Resuming safe runway operations after aircraft incident

Aircraft incident on runway? Four key activities happens at Changi Airport before runway resumes operations

With about 7,200 flights weekly flights, Changi Airport is today the world’s sixth busiest airport for international traffic. This translates to about one flight taking off or landing every 80 seconds, keeping its two-runway operations busy round the clock. Thus, what happens in the unfortunate event of an aircraft incident on any of Changi’s runways? There’s no guessing that operations of the affected runway will be immediately suspended, leaving the other operating runway to manage flights. With runway capacity reduced by half, flight delays or even cancellations, will be expected. But how long will this disruption last? Changi Journeys shares insights on what it takes to resume safe runway operations. 

At Changi Airport, incident management and recovery operations involves the following: emergency response, aircraft investigation, aircraft removal, runway/ turf repair and resumption of operations.

Emergency response

Changi Airport Group’s Airport Emergency Service (AES) will be activated immediately to respond to aircraft incidents on the runways.   Specially trained to manage aircraft emergencies, the AES is expected to be at the incident site within two minutes to perform fire-fighting, as well as search and rescue operations.  Depending on the nature of the aircraft emergency and the number of persons affected, time taken for the completion of the rescue operations varies.  The AES will also have to assess and mitigate all fire risks and hazards which include the flushing of flammable fuel spillages and handling of any dangerous goods onboard the aircraft, if any.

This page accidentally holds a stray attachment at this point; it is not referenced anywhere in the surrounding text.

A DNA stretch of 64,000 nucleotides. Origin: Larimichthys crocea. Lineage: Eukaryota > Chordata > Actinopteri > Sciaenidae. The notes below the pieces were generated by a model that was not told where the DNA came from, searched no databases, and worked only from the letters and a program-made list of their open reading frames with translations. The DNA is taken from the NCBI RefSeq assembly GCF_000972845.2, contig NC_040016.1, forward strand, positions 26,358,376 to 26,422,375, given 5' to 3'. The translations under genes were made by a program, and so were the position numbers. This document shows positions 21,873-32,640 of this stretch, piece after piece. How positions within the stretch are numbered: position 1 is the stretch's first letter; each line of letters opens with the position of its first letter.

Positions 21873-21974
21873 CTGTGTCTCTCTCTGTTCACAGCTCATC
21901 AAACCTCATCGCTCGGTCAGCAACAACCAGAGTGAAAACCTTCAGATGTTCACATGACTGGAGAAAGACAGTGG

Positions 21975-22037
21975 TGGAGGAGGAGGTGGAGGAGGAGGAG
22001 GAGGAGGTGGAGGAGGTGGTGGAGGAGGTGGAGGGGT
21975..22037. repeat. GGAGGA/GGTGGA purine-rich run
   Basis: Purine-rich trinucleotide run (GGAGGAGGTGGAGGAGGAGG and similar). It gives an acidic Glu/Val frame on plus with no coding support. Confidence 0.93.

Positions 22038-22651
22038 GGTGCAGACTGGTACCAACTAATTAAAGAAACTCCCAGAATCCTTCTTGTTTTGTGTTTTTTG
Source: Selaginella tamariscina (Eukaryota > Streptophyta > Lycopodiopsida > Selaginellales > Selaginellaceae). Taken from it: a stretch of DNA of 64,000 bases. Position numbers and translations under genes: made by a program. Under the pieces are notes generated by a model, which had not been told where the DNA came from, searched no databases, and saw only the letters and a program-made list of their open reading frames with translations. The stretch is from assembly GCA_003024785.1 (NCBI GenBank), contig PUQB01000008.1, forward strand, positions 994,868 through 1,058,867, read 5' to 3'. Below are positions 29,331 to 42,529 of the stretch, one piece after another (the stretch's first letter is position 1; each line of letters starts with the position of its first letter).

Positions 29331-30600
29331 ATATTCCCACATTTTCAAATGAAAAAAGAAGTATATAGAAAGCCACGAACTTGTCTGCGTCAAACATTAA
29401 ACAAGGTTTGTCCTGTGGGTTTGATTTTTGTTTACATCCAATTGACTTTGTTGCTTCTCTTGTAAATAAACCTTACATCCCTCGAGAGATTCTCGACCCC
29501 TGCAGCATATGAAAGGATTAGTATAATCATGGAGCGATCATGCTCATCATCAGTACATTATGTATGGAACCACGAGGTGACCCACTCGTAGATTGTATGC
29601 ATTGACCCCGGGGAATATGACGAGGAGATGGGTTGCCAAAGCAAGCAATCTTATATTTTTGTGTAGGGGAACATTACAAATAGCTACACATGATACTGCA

Aircraft investigation

Once the emergency response actions have been completed, the aircraft investigation process will take place.  A team of investigators from the Transport Safety Investigation Bureau of Singapore (TSIB), will commence the investigation process and gather necessary evidence on site for initial fact finding.  If the aircraft is foreign-based, foreign investigators may be involved as well.  Upon completion of the necessary fact finding, the TSIB will then authorise the removal of the disabled aircraft / wreckage from the incident site.

Runway / turf repair

Once the disabled aircraft has been safely removed and towed away, the runway is inspected for damages. Machinery will be brought in and asphalt concrete will be produced and delivered to the airport to commence repair works.  Next, in order to reinstate the visual aids for pilots, pavement markings are repainted while airfield ground lightings are fixed.  Changi stocks up on these spare fittings to support such emergencies and facilitate the reopening of the runway quickly. A runway friction test will be conducted to ensure that the runway is fit for operations. 

Besides the runway, inspection of its surrounding area or turf is also carried out to ensure that there are no loose soil / turf particles that may  become Foreign Object Debris (FOD) which are hazardous to aircraft operations.  If the turf sustained damages, the area will also need to be compacted and repaired.  Once all works are completed, a runway sweep will be conducted to clear up any loose debris from the runway pavement.

Restoring operations

A final inspection will be carried out to ensure that no FOD are left on the runway and all airfield ground lighting are serviceable before handing over the runway to Air Traffic Control to resume landing and take-off operations.

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